Those who crafted the Development Plan march to the tune of growth, growth, growth. Its proponents are fired up with a vision of "To the moon!"-style expansion and construction. Our University has been stared in the eye and told "Go west, young man." Not to mention east, north and south. But the University has many elements that could use fixing before we start spreading.
Much of the plan focuses on growth and development of new areas. This is inevitable and necessary.
But what is needed is more attention to programs and policies that cultivate campus community, especially among freshmen.
Something UNC-Chapel Hill needs to put on the banned list along with halogen lamps is the way in which UNC-CH deals with an ever increasing freshmen class each year.
We do not have the facilities to handle how many we have now, and the size of our student body is already intimidating. The UNC system has mandated increased enrollment for each of its system schools, but that doesn't change the reality that enrollment and campus growth are not moving at the same speed.
Now I am not a college bigwig. I don't have one of those red phones with one button and an open line straight to the ear of the administration.
It's simple. Five hundred additional students each year is more than the University can handle right now. This is a no-brainer, guys. Come on. We've had students sleeping in cardboard boxes in study lounges. That is a good way to breed resentment and maybe diseases, but not community.
It's not that they're not great folks or qualified students or genuinely beautiful human beings. Keeping our freshman class the same size for at least a few years will not be a detriment to the University. It's not fair to the new students or the existing body to stretch outside their means.
Do we want to become the bloated Texas A&M of the Southeast? Constantly expanding student numbers will do nothing but decrease the intimacy and community of the campus (which is lacking as is). Every class should not be the "biggest ever" and mandating increased acceptance does a disservice to the school.
If we are not going to keep UNC smaller, we can at least make it seem smaller through community-building policy.
The University adopts a "sink or swim" attitude with freshmen. But in many cases learning to swim by being thrown in the deep end is a poor method. This is a huge, scary place for freshmen. It is so easy to fall into the trap of anonymity, of just being a PID number in a sea of Tar Heels. It is near criminal that the University is not doing absolutely everything in its power to make living here easier. Students should not bear the heaviest burden of creating community.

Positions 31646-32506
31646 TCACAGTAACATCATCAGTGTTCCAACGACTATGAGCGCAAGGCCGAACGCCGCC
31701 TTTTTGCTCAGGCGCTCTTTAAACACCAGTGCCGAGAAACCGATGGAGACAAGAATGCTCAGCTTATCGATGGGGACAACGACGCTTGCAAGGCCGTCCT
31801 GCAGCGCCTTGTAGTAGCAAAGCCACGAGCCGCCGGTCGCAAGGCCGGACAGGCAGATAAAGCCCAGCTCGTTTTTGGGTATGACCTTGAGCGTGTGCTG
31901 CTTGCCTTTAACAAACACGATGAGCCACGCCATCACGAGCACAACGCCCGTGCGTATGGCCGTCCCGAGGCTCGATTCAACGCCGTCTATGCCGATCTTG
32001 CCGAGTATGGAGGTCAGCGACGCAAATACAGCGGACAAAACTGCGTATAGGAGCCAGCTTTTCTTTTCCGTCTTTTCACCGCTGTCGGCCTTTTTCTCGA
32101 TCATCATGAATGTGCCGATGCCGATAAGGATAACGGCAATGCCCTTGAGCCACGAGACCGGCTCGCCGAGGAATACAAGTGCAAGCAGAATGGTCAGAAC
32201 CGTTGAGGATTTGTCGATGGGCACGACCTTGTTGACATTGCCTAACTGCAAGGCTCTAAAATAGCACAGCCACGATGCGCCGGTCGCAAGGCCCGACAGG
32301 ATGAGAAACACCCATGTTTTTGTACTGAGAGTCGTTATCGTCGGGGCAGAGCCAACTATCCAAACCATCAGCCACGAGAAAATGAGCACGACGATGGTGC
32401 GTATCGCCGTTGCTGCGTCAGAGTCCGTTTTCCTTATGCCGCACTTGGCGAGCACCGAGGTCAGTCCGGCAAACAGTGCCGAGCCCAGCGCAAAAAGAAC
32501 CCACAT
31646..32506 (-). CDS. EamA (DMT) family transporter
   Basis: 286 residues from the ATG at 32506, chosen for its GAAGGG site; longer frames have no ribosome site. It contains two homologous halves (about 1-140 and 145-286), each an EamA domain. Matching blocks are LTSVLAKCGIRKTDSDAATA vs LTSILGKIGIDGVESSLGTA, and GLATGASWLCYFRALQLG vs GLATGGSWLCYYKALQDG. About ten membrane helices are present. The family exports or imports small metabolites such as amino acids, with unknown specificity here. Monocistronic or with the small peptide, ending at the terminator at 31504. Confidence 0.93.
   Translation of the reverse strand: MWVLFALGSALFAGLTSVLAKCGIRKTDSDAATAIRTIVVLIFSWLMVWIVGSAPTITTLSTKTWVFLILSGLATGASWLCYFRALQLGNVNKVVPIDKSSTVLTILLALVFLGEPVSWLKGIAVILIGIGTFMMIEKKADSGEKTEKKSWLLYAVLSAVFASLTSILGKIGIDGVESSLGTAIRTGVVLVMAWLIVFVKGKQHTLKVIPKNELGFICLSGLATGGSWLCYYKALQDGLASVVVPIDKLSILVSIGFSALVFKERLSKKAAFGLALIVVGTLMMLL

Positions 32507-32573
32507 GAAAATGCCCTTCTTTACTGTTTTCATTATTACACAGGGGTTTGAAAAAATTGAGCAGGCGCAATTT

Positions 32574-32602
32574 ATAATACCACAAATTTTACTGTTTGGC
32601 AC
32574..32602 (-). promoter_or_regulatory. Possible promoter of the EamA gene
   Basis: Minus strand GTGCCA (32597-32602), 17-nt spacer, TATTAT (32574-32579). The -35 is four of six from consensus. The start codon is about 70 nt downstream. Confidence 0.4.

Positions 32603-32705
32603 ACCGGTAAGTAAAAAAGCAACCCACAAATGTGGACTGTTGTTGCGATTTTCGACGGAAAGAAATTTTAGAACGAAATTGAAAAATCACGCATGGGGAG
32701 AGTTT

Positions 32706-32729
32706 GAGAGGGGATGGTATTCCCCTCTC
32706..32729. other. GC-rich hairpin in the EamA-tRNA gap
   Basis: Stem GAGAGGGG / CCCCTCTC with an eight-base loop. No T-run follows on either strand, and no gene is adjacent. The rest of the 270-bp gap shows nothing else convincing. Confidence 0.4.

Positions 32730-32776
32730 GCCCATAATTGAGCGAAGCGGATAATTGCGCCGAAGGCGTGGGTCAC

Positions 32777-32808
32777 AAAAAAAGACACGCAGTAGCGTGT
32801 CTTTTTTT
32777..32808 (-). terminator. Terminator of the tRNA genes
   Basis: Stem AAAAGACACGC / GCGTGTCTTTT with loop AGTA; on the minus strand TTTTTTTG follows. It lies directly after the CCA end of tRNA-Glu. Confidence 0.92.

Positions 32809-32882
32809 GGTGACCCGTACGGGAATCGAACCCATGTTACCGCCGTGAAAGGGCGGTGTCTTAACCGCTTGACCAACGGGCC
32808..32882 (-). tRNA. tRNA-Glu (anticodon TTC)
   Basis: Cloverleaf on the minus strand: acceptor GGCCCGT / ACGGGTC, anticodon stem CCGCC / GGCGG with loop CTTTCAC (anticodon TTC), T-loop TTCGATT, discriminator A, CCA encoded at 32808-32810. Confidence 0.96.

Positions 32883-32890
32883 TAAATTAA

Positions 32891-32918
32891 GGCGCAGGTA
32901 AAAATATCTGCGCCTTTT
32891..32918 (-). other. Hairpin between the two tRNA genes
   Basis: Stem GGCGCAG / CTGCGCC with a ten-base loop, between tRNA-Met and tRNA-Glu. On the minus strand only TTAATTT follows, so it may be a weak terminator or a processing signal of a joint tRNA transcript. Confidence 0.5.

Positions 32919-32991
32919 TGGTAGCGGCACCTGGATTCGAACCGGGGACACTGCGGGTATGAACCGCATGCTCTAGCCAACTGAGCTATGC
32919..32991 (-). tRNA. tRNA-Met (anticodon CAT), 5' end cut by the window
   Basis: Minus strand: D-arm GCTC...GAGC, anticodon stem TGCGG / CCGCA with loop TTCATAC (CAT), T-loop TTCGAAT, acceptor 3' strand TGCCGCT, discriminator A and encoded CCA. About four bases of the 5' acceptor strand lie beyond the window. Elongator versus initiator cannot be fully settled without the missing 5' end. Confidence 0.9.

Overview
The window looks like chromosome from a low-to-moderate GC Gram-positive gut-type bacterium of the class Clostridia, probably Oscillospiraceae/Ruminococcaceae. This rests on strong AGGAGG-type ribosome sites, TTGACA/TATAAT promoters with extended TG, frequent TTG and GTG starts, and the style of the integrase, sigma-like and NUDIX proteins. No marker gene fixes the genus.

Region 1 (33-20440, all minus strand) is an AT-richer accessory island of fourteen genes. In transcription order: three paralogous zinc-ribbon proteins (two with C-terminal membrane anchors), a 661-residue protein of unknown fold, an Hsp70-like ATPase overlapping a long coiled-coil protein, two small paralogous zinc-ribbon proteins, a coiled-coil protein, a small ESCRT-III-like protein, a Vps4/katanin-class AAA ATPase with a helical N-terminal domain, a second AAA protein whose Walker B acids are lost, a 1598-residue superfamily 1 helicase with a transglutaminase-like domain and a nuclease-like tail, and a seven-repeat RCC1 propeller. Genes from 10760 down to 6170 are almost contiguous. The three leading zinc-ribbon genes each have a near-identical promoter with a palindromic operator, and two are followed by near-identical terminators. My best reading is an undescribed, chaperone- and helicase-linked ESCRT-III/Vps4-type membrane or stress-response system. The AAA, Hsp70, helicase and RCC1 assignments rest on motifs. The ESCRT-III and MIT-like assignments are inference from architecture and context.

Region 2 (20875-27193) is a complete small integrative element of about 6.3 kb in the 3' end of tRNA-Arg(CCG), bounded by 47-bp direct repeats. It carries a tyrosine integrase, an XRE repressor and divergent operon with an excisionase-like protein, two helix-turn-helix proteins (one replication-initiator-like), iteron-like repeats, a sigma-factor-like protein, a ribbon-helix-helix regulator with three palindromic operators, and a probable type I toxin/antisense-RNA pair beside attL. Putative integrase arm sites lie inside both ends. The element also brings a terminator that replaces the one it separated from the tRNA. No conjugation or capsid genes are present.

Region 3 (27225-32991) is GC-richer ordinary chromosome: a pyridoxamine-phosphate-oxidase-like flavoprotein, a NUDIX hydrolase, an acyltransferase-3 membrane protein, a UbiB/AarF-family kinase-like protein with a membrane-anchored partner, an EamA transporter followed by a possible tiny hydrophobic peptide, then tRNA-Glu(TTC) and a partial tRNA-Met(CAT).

Theme houses are a good start. There are a number of these offered, but they allow for a small percentage of 3,600 newcomers -- I know lots of folks who wanted in but were not accepted.
We should offer more theme houses, or at least put on a concerted effort to make making connections easier. A policy where all freshman have to pick a theme house would do wonders -- we could seriously expand the options: community service, current issues and sports, just to name a few. These could be extended to sophomores to boot.
Fact is this is a very big place, and the size can make it much more difficult to make friends and close connections with others. We don't want students to pass through their education without creating many deep ties within the campus.
This lack of community might be a reason why so many move off-campus. It fragments the student community and is a poor testament to the quality of life residence halls have to offer.
That is not the case at many colleges, and it doesn't have to be here. Before we worry about expanding, we need to go all out to make sure what we already have is the right system.
Come on, administrators! Let's make this house a home.
Erin Fornoff can be reached at firstname.lastname@example.org.
To get the day's news and headlines in your inbox each morning, sign up for our email newsletters.